Tag: forms

Working with Forms in Two Functions

Interacting with forms – it’s a common need in JavaScript apps. You need to gather information from the form when it’s submitted; you need to initialize a form when it’s first displayed to the user. Here’s a simple form:

<form id="user">
    <input type="text" name="first-name" />
    <input type="text" name="last-name" />
    <input type="submit" name="submit" value="Submit" />
</form>

One way to gather the information would be to retrieve each input value individually.

var elements = document.forms["user"].elements;
var firstName = elements["first-name"].value;
var lastName = elements["last-name"].value;

But that soon becomes tedious as the size of the form grows. What we really want is a function that will allow us to easily retrieve all the data from a form. Something that might be used like this:

var userData = readFormData("user");
var name = userData["first-name"] + " " +
           userData["last-name"];

In a single function call, we could have all the inputs gathered into a JavaScript object. We could also conceive of a function that would write the data from a JavaScript object back into the form.

writeFormData("user", userData);

So, how would we implement such functions?

function readFormData(formIdOrName) {
    var formData = {};
    var elements = document.forms[formIdOrName].elements;
    for (var index = 0; index < elements.length; ++index) {
        var name = elements[index].name;
        formData[name] = elements[index].value;
    }
    return formData;
}

function writeFormData(formIdOrName, formData) {
    var elements = document.forms[formIdOrName].elements;
    for (var index = 0; index < elements.length; ++index) {
        var name = elements[index].name;
        elements[index].value = formData[name];
    }
}

After calling readFormData, the userData object might look something like this:

userData = {
    "first-name": "John",
    "last-name": "Smith"
}

The name attributes from the form elements have been used as property names and the value properties from the form elements have been assigned to those property names. But what if we want to add a checkbox to the form – will our functions still work? Not yet. Checkbox inputs store their state in the element’s checked property instead of the value property, so we need to do a bit more work. A couple of additional functions will help us gather information from checkboxes, dropdown lists, etc..

function getElementData(element) {
    // Special handling for <select> elements
    if (element.tagName === "SELECT") {
        return getElementSelections(element);
    }
    // Special handling for checkboxes and radio buttons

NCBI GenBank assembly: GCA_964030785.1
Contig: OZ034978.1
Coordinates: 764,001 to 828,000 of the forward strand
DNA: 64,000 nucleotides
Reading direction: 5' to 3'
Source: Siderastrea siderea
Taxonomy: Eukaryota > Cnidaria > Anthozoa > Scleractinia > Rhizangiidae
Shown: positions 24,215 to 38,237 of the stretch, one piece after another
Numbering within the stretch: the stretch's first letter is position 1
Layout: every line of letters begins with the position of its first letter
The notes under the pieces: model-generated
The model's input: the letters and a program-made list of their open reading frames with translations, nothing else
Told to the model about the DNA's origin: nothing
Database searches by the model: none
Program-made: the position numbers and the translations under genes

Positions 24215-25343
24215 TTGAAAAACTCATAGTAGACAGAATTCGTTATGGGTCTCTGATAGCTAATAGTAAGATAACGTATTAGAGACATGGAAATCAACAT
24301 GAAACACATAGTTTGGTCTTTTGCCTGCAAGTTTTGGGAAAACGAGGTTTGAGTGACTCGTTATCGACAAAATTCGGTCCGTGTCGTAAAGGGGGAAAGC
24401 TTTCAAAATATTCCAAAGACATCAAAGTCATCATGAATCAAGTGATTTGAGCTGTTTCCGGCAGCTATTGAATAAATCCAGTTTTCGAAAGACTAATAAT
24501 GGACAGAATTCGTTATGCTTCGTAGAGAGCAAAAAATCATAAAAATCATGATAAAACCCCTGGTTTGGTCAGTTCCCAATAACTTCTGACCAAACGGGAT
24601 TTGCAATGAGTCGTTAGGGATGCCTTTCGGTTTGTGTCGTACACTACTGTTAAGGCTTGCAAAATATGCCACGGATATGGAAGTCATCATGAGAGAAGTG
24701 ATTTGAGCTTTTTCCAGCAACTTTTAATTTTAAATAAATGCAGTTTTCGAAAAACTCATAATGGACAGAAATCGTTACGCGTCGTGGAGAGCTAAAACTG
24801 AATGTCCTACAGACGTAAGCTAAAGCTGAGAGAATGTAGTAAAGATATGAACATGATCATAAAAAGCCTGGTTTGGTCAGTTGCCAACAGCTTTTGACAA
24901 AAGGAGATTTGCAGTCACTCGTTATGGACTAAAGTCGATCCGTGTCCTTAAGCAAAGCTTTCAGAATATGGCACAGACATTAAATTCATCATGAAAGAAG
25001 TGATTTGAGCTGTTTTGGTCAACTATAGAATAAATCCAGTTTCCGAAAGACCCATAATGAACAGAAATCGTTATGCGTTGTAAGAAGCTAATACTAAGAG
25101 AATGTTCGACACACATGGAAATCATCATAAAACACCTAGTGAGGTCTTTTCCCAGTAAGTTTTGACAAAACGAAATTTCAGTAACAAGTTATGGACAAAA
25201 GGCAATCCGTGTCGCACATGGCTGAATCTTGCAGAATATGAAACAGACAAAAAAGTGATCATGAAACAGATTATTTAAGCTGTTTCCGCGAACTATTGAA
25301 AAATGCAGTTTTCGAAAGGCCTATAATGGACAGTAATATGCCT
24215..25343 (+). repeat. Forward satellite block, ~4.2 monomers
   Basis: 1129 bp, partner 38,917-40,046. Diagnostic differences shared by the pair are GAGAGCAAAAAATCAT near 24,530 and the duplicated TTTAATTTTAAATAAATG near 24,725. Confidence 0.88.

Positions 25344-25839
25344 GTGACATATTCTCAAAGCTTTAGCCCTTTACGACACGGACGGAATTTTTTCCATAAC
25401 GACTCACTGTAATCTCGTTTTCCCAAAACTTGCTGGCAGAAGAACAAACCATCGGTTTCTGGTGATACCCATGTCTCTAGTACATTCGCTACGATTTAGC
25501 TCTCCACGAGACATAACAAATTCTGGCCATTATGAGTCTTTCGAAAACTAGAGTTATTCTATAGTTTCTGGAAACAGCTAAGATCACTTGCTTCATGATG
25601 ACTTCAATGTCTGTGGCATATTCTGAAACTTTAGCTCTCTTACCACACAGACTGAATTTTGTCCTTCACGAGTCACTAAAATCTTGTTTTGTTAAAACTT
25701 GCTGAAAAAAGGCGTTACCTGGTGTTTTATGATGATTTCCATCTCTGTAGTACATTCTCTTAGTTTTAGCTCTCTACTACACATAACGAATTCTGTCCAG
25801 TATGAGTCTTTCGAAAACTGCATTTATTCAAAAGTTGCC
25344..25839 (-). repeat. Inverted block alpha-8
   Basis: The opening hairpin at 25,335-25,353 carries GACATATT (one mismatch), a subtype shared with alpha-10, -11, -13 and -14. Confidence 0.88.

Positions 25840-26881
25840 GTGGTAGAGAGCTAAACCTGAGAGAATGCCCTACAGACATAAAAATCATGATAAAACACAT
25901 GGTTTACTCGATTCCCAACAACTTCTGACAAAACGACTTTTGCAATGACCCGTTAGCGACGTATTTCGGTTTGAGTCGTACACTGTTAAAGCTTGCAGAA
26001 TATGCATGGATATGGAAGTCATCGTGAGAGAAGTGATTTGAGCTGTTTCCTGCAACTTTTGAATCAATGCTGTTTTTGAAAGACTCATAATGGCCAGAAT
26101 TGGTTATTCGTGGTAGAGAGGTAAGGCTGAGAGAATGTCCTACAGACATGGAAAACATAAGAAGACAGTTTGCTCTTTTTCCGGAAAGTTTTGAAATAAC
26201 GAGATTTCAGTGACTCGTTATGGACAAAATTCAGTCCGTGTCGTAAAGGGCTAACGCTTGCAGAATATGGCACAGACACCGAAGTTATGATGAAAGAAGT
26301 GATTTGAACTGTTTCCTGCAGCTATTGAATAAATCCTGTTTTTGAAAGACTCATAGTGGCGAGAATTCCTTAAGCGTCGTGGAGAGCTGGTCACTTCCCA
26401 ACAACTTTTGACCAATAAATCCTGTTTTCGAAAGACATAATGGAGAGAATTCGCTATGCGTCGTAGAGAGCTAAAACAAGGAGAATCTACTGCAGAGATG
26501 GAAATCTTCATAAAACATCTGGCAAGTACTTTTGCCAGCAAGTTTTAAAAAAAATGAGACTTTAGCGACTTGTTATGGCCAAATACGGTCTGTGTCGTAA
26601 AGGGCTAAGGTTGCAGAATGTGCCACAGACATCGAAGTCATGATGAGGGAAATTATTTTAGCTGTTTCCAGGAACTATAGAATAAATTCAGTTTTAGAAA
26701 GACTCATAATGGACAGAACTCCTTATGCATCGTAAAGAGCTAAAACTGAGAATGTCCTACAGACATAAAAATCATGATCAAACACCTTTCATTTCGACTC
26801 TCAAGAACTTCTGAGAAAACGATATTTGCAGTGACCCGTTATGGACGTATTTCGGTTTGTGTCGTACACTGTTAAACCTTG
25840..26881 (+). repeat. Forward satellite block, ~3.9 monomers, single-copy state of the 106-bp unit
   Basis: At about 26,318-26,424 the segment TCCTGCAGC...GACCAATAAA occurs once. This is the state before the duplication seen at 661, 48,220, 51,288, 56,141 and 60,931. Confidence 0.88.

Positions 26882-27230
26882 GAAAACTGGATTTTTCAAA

if ((element.type === "checkbox") ||
        (element.type === "radio")) {
        return element.checked;
    }
    return element.value;
}

function getElementSelections(element)
{
    // Look at all the <option> elements and return the
    // selected options.
    var values = [];
    for (var index = 0; index < element.options.length;
         ++index)
    {
       if (element.options[index].selected) {
           if (element.multiple) {
               // Multiple selections are returned in
               // an array.
               values.push(element.options[index].value);
           } else {
               // Single selections are just returned as
               // a string.
               return element.options[index].value;
           }
       }
    }
    return values;
}

function setElementData(element, data) {
    if (element.tagName === "SELECT") {
        return setElementSelections(element, data);
    }
    if ((element.type === "checkbox") ||
        (element.type === "radio")) {
        element.checked = data;
    }
    element.value = (data === undefined) ? "" : data;
}

function setElementSelections(element, data)
{
    // If the data isn't submitted as an array, we can
    // create an array of one element to simplify the
    // selection logic.
    if (!(data instanceof Array)) {
        data = [data];
    }
    for (var index = 0; index < element.options.length;
         ++index)
    {
      if(data.indexOf(element.options[index].value) >= 0) {
        element.options[index].selected = true;
      }
    }
}

Now, with a couple of tweaks to our read and write functions, we can easily transfer data between a form and a JavaScript object.

function readFormData(formIdOrName) {
    var formData = {};
    var elements = document.forms[formIdOrName].elements;
    for (var index = 0; index < elements.length; ++index) {
        var name = elements[index].name;
        formData[name] = getElementData(elements[index]);
    }
    return formData;
}

function writeFormData(formIdOrName, formData) {
    var elements = document.forms[formIdOrName].elements;
    for (var index = 0; index < elements.length; ++index) {
        var name = elements[index].name;
        setElementData(elements[index], formData[name]);
    }
}

Combined with JSON.parse, JSON.stringify, and some AJAX calls, readFormData and writeFormData can be used to easily send and receive form data between the browser and a web server. We can even package everything up into a nicely wrapped object to look something like this:

function FormData(formIdOrName) {
    this.form = document.forms[formIdOrName];
}

FormData.prototype.readData = function () {
  ...
}

FormData.prototype.writeData = function (data) {
  ...
}

var userFormData = new FormData("user");
var userData = userFormData.readData();

Hopefully, this will simplify some of your work with forms in JavaScript. You can experiment with the final sample code on CodePen.